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Risk Management Needed to Strengthen Fragile Global Supply Chains

December 22, 2016


“Supply chains keep making headlines around the world for the wrong reasons,” insists Boris Felgendreher (@FelgenTweets), Senior Marketing Director for EMEA at GT Nexus,[1] He offers a few examples of supply chain failures and then asks, “Are global supply chains becoming more fragile and if so, why?” In answer to his first question — are supply chains becoming more fragile — he believes they are. As to the “why,” he believes extended global supply chains contain “inherent imbalances” resulting from the widespread transformation from a “single company” model (vertical industries) to an “ecosystem” model (horizontal supply chain partners). He explains that manufacturing “is no longer the job of a single enterprise. It’s the job of a complex ecosystem of supply chain partners. … Any manufacturer of a complex product such as a car, hi-tech consumer electronics or even clothing relies upon its ecosystem of suppliers far more than the manufacturer may realize.” As supply chain fragility increases, the importance of risk management also rises. Below are a few of the reasons companies should make supply chain risk management a priority. Felgendreher may well be correct in his assessment of the situation. But changing business models aren’t the only factors contributing to greater risk.


Political Risks


Lucy Dixon reports, “The risk in global supply chains is on the rise, according to the Chartered Institute of Procurement & Supply (CIPS) Risk Index. The figure is the highest since 2013 and has been driven by increases in supply chain risk in Western and Central Europe, Eastern Europe, the Middle East, Latin America and Sub-Saharan Africa.”[2] A lot of that increased risk has been created by political activity in some unexpected areas. For example, Dixon writes, “The uncertainty around the post-Brexit relationship between the UK and the European Union has had a negative impact on trade and business sentiment in the UK and across the region.” The election of Donald Trump in the U.S. and his political promise to dismantle trade agreements has also raised uncertainty and concern. Those are not isolated cases. Dixon reports, “Elections over the next 12 months are expected to see gains for populist parties with France’s National Front, Italy’s Five Star Movement, the Freedom Party in the Netherlands and the German Alternative for Germany all sceptical of European integration and hostile towards free trade.” Business leaders have taken notice of these events. A survey completed by Sword Active Risk “shows a dramatic increase in political risk, emanating from the outcomes of the UK Brexit vote and the US Presidential election.”[3] Keith Ricketts, Vice President of Marketing at Sword Active Risk commented, “This is a stark reminder that unexpected events beyond the control of companies can come out of the blue and have a dramatic impact.”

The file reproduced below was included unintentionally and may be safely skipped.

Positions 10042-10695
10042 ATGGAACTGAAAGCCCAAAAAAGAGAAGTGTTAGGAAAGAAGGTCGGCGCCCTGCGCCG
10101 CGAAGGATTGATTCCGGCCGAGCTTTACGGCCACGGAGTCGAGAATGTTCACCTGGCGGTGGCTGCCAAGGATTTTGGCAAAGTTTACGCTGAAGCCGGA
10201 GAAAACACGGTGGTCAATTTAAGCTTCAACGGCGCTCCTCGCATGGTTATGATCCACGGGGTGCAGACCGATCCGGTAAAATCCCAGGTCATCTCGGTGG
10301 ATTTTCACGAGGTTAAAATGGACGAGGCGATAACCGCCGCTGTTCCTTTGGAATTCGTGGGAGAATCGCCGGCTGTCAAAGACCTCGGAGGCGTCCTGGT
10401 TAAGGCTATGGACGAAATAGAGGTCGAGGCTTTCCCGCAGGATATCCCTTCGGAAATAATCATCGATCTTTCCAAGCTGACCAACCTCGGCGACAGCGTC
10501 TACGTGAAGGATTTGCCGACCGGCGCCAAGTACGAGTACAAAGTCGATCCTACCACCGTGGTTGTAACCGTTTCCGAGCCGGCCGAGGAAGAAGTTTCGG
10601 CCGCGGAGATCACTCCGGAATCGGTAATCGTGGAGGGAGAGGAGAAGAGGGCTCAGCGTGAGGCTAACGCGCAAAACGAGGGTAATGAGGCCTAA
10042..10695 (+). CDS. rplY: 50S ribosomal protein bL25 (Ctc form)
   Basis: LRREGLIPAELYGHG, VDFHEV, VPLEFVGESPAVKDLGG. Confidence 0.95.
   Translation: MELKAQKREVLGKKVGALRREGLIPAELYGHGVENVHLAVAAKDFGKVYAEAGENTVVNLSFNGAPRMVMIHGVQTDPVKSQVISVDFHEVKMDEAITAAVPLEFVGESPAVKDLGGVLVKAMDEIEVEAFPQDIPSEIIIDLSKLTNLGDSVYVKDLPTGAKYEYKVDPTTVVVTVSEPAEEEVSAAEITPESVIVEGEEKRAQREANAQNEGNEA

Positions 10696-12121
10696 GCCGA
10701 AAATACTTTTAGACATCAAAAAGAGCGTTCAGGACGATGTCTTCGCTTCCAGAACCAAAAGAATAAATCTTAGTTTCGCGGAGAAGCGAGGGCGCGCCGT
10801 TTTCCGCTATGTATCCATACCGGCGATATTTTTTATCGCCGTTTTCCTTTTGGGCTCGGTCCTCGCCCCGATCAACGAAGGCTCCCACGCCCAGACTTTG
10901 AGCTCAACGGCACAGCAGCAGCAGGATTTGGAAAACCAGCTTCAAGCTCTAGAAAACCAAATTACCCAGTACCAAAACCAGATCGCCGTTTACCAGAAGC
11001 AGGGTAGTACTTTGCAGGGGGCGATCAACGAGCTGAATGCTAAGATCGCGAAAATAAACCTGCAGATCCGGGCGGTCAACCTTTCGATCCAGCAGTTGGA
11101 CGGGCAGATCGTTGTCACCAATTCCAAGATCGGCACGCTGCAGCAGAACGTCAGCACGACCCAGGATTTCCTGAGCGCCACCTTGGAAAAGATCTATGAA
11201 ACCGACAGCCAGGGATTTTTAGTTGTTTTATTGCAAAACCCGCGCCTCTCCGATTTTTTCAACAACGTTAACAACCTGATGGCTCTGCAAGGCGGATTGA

Supply Chain Disruptions


Supply chain disruptions are the central focus of most risk management processes. The more extended a supply chain becomes the more exposure it has to natural and man-made disasters that could cause disruptions. Scott Robinson, a social collaboration consultant, notes, “Disruption is a fact of life in the supply chain. No matter how large or small the chain is, no matter how simple or complex, breakdowns happen. … Disruptions vary in size and complexity as much as supply chains themselves do. Labor shortages, natural disasters, up-chain stockouts, mechanical failures, strikes and fuel shortages are just a handful of the many causes. Moreover, disruption can occur throughout the supply chain with any partner, making planning all the more complicated.”[4] Steve Rice (@TSC__Steve), Director of Product Management at TAKE Supply Chain, adds, “The world is seeing an annual average of 260 major natural disasters with an average annual economic loss of $211 billion, according to the Global Climate Catastrophe Report.”[5]


Proactive Risk Management